Closing the Book

21 Mar

I have to say, it’s a real bummer when a magazine changes its positioning and you realize it’s no longer for you. It’s sort of like when you leave school for the summer and you have your good friends, but then when you return, you are the same but your friends have other interests and they leave you behind. (Don’t try to tell me you don’t identify with that.) Such is the case with Giant magazine, which is no longer a general entertainment magazine, one that I enjoyed reading.

I noticed something was up when Giant was redesigned pretty horribly in the middle of last year and the cover photos featured people like Beyonce, and P.Diddy. But those two, for example, are pretty mainstream, and the inside coverage still had a mix of subjects. I could say I was interested in about half of it each month. Then last month’s issue, with Jennifer Hudson on the cover, was lackluster and almost completely uninteresting. And when I got the new issue in the mail tonight, featuring Eve on the cover and the new tagline “Urban Entertainment,” I knew it was time to cancel my subscription.

It’s not that I had developed such an attachment to Giant over the years, but just 12 months ago, this was a magazine that had people like Katie Holmes, Owen Wilson, Denise Richards, Jon Heder and Mischa Barton on its cover. It was a fun, somewhat juvenile read about movies I watched, music I listened to, and TV shows I was interested in. Its target audience was clearly 18–30 year-old men. The “fanboy” demographic. I even knew a couple people who worked there. By contrast, the new Giant is geared toward young Black men, and the people I knew are no longer on the masthead. Not surprisingly, there’s almost nothing I want to read in the latest issue.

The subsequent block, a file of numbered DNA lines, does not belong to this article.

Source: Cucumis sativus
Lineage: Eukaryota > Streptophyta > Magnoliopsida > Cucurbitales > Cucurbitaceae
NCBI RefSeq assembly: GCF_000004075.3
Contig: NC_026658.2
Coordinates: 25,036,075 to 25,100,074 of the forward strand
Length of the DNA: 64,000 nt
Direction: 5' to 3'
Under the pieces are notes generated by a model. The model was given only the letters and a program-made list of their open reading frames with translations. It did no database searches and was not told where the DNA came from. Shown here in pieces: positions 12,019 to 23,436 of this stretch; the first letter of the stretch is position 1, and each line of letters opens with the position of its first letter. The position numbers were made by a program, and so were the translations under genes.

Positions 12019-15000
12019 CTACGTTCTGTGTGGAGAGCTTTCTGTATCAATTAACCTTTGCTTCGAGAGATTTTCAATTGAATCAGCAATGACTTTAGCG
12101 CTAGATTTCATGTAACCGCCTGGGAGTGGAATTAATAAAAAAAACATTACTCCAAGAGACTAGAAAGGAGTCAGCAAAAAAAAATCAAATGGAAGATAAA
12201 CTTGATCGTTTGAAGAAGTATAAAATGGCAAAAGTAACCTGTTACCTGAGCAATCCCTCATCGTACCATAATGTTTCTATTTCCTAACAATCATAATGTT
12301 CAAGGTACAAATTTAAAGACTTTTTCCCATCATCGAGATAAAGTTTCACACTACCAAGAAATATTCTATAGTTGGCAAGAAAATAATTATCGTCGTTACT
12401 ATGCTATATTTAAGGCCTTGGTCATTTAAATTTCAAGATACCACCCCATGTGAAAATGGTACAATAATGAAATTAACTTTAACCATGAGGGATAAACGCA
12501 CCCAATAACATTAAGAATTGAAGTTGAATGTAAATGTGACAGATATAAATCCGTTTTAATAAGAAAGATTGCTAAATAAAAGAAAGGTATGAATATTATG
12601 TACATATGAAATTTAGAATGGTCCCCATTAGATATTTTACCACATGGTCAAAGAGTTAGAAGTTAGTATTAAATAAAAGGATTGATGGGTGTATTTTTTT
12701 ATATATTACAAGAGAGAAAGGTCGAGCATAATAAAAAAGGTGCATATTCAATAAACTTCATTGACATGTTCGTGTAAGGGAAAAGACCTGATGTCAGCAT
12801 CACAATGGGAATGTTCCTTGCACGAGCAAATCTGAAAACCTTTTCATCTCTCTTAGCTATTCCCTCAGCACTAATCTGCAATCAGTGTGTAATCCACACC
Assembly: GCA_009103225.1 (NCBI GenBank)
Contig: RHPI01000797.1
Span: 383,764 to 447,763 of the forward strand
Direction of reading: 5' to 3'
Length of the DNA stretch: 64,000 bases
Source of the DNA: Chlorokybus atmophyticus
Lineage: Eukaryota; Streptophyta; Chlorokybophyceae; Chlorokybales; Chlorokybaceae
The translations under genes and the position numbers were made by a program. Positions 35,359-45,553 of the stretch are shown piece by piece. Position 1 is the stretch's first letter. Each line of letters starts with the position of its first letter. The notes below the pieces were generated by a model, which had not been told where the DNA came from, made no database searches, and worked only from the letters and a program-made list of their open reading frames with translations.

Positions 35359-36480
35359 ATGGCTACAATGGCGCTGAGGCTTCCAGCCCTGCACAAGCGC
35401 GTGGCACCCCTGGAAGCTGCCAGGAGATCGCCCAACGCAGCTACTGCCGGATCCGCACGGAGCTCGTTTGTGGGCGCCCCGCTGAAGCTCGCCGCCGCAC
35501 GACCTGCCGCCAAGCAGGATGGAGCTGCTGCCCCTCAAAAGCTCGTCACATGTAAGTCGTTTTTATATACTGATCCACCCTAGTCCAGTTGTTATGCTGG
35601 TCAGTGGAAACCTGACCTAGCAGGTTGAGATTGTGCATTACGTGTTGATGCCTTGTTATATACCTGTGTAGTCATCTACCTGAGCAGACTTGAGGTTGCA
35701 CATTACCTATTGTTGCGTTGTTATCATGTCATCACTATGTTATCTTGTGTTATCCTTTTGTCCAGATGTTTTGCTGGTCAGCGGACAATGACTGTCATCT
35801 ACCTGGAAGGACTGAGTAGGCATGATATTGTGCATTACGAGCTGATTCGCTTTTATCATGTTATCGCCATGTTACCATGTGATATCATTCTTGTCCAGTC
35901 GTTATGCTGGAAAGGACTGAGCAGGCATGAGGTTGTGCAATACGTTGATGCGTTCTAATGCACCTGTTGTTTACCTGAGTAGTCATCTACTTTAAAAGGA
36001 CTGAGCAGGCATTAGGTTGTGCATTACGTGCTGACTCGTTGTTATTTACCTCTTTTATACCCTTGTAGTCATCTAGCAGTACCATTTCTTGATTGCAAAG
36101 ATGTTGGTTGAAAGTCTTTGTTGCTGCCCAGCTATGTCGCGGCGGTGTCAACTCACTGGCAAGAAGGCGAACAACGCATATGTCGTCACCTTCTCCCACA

It’s just a magazine, I know. But in a weird way, this feels like a betrayal of sorts. Sure, you could say I should have seen it coming, and in hindsight, yes, it’s pretty obvious what direction the magazine was headed. But this is one of the most radical shifts of a magazine I’ve seen. And it comes in the same month that Premiere magazine is ceasing publication, so that’s two magazines I read regularly that will no longer occupy a space on my coffee table.

I work in the magazine publishing world, so I can appreciate why and how magazines change their focus or positioning. But when it’s this drastic — when a magazine totally turns its back on its readers and goes in a completely different direction — well, that’s just not cool. And though I got no satisfaction from asking for a refund of what was left of my subscription money tonight (an $8 check is on its way, I’m told), I knew that was the only way to save face in this situation. I’m not going to continue to support my “friend” if it’s not going to be loyal to me.

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